How to Brand a Prairie

Photo of fine art print of Big Bluestem, created by Teresa Wyatt, of Off Avenue Studio

photo copyright Turk Studio. Frankford Preservation Foundation logo design by Kim Schlossberg DesignKim Schlossberg Designs creates new branding for Frankford Preservation Foundation

Frankford Preservation Foundation is a hidden jewel in far north Dallas. The organization discovered and is preserving a pure, virgin prairie right in the middle of a subdivision.

I’m very honored that they asked Kim Schlossberg Designs to help them with their logo and branding for this wonderful organization.

We started this logo design project as we always do – getting to know the client and the product – in this case, the lovely prairie, and the adjoining historical church, cemetery, and Indian Spring. Here are a few of my amateur photos of the grounds. You can see gorgeous professional photographs on their website.

Talking to the organization’s president, I learned that finding a native grass called Big Bluestem on the grounds was a very important discovery. This grass indicates that the native prairie has never been plowed – that it is, in fact, a pure, native prairie. So the Big Bluestem is a very meaningful symbol to everyone involved in the foundation. We knew we wanted to incorporate it into the logo in some meaningful way.

By a sheer stroke of creative luck, Teresa Wyatt, of Off Avenue Studio, had given me a gorgeous hand-printed bookmark several years ago. As luck would have it, I noticed her bookmark on my bookcase at just the right time. Teresa uses actual botanical materials (leaves, stems, flowers) as her printing plates. I realized there would be no better way to represent the Big Bluestem than by using an original print using the actual plant.

We went to the prairie and harvested some prime specimens of the plant, and Teresa did her magic. Here are some photos of the Big Bluestem prints she made for us. As you can see, her work is gorgeous and we had a lot of options.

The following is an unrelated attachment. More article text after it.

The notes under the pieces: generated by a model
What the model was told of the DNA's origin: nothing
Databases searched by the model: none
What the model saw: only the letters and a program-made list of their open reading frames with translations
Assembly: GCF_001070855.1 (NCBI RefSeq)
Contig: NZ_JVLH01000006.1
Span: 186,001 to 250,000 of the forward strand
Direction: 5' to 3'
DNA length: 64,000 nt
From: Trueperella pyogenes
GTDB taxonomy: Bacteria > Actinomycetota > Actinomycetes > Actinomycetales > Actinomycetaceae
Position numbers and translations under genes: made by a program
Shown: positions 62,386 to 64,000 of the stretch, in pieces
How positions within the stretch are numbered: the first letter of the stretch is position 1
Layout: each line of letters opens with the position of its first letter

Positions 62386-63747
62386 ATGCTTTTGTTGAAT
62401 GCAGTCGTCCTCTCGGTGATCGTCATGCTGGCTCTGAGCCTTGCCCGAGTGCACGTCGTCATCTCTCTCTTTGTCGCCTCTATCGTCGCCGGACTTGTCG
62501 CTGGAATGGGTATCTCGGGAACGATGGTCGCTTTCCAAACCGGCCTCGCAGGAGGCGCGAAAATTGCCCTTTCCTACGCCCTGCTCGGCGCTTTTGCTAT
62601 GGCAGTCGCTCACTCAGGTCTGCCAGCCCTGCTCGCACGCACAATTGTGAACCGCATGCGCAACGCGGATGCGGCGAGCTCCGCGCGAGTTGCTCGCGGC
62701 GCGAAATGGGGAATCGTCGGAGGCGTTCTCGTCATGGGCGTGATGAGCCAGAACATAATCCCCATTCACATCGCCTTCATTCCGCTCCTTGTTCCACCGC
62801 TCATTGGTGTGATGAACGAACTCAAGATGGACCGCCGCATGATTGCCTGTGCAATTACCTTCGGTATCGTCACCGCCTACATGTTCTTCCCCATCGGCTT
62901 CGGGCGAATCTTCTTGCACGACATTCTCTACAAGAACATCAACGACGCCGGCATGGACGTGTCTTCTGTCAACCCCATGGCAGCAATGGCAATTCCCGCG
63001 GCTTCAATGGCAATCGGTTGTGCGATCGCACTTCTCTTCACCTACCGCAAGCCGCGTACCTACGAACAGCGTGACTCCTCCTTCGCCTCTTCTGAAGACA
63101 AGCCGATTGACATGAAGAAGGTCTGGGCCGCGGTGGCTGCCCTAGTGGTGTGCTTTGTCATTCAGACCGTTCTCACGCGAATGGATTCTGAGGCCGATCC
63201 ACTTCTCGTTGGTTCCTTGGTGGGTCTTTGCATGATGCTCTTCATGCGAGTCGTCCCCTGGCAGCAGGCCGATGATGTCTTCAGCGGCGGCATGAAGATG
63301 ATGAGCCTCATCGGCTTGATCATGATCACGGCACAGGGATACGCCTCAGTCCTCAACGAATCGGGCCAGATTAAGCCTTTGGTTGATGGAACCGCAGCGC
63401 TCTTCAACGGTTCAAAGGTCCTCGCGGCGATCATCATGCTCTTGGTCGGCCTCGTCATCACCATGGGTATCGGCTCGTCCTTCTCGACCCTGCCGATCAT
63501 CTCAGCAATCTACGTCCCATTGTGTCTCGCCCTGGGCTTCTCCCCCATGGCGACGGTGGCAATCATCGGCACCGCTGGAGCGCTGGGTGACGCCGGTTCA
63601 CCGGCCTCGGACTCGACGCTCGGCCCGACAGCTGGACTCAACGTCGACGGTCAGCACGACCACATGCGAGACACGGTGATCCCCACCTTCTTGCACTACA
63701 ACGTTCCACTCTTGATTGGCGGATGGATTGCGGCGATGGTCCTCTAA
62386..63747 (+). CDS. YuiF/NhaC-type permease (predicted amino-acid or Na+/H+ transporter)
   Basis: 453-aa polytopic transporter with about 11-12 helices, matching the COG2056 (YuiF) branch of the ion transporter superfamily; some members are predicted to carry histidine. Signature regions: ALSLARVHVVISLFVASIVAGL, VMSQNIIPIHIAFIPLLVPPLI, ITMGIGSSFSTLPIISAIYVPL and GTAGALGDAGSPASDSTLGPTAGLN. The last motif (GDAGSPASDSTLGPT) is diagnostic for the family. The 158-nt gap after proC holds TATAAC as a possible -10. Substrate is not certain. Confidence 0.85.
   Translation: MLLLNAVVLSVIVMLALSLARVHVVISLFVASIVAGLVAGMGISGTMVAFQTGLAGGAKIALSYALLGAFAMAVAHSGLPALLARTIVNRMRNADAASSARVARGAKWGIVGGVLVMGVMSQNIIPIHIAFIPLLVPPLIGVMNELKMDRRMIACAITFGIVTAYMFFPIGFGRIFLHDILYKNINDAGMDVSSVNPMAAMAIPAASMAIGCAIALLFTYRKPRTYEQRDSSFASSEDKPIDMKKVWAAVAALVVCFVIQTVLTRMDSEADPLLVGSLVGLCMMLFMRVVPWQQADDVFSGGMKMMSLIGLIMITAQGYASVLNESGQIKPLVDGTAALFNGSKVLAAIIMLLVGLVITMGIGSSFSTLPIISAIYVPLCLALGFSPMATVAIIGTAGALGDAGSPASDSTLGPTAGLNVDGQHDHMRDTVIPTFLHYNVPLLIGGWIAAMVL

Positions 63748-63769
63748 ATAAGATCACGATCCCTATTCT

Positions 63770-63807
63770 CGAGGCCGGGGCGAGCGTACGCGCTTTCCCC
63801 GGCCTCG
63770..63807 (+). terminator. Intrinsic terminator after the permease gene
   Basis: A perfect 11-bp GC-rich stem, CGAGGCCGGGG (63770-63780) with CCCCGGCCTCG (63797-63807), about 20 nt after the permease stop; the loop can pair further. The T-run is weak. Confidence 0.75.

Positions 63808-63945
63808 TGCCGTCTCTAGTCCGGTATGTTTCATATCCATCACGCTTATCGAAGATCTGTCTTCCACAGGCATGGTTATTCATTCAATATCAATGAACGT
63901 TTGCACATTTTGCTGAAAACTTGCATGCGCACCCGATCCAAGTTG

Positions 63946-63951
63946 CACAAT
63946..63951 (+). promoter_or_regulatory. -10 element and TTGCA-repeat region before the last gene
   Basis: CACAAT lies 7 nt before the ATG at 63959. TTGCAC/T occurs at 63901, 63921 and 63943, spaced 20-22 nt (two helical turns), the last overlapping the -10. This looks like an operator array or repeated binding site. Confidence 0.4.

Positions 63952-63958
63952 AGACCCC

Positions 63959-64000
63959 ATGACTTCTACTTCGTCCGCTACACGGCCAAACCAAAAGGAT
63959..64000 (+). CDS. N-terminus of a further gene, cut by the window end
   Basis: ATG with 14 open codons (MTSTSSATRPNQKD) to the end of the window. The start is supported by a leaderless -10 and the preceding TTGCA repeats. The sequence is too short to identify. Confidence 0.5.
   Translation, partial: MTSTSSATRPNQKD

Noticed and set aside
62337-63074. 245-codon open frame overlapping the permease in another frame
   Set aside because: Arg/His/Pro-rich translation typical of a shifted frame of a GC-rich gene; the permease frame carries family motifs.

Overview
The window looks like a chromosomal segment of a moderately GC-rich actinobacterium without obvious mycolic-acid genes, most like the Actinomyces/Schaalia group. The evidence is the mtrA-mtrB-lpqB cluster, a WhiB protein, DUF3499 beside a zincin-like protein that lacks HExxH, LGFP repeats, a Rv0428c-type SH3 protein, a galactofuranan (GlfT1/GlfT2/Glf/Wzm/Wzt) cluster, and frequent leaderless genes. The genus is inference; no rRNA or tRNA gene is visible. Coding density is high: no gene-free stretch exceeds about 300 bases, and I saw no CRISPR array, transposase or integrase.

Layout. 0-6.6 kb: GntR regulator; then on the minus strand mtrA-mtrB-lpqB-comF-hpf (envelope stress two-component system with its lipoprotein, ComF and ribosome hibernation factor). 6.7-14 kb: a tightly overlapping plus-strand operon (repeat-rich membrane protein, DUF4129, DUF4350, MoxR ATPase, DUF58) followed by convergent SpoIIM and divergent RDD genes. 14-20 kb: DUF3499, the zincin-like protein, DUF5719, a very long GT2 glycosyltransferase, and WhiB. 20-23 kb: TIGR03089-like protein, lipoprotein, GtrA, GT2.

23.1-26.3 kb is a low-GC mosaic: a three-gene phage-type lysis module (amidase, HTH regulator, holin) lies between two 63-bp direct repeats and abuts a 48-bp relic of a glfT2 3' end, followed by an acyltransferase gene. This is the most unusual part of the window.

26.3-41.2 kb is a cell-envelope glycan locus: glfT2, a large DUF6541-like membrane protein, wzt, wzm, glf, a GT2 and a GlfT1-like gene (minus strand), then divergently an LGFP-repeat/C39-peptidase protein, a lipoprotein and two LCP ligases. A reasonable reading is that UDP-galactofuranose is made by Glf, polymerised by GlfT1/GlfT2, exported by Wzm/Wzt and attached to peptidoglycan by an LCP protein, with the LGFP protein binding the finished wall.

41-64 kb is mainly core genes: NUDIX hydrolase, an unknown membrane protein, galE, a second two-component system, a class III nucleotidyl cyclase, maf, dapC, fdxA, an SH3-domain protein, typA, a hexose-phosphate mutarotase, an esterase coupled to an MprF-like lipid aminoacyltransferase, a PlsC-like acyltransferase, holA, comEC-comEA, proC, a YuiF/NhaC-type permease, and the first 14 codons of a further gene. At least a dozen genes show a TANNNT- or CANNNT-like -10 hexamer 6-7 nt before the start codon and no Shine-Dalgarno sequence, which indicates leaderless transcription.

But which of the several prints would be most effective in a logo? After experimenting with some of the other images, we decided the most simple – the reverse image (dark background with white plant) – would be the clearest, most powerful logo.

I researched fonts and found one that worked on three levels. The church on the site was built in 1897, and I wanted a historical font that would be representative of that era. I wanted a softer, slightly organic form that would complement the botanical shapes. And most important, I wanted something strong and legible since this is for a corporate identity. I found Ronaldson. You can read the whole, fascinating (to type nerds) history of this font, but for this post, I’ll just tell you that it’s based on American classic Ronaldson Old Style, a metal face dating back to 1884. It was a best-selling and most unique American text face of the nineteenth century, all the way into the 1920s. The church was built during its heyday, and it very well could have been used on church bulletins of the time. I loved the way the pointed serifs echo the shape of the grass in Teresa’s prints. I carefully placed the text around the shape of the grass, and framed the whole thing in an oval.

We made some final tweaks, with the help of my illustrator and the foundation’s botanist to make the Big Bluestem as distinctive and “anatomically correct” as possible, and called it a logo. I’d love to hear what you think!

Kim Schlossberg

Frankford Preservation Foundation logo


Learn more about the organization here: